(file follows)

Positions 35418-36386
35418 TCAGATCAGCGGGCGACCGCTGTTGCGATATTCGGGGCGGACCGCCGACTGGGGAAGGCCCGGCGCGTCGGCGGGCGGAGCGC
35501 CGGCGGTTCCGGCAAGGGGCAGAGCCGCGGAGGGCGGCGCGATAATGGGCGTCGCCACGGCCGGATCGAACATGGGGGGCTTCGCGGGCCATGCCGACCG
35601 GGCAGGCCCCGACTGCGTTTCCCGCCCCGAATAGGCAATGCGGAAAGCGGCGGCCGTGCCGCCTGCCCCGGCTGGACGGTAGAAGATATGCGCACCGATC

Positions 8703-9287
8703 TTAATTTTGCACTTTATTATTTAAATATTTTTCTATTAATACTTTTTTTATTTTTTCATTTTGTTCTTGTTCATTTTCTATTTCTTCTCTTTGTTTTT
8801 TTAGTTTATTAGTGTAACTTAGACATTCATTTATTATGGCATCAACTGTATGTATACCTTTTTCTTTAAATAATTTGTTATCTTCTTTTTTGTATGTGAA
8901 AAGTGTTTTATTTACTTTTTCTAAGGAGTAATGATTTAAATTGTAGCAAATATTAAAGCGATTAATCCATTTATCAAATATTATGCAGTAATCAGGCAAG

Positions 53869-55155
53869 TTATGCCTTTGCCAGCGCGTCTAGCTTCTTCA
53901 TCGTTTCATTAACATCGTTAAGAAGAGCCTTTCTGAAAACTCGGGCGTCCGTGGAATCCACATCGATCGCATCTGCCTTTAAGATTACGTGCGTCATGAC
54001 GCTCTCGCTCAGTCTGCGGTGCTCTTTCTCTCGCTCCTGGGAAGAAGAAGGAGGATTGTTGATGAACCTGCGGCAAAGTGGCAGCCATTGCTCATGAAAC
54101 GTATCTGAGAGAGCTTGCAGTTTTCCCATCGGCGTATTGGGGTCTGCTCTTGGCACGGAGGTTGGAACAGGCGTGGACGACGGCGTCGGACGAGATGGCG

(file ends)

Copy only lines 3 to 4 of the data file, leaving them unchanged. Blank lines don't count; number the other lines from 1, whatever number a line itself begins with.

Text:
35501 CGGCGGTTCCGGCAAGGGGCAGAGCCGCGGAGGGCGGCGCGATAATGGGCGTCGCCACGGCCGGATCGAACATGGGGGGCTTCGCGGGCCATGCCGACCG
35601 GGCAGGCCCCGACTGCGTTTCCCGCCCCGAATAGGCAATGCGGAAAGCGGCGGCCGTGCCGCCTGCCCCGGCTGGACGGTAGAAGATATGCGCACCGATC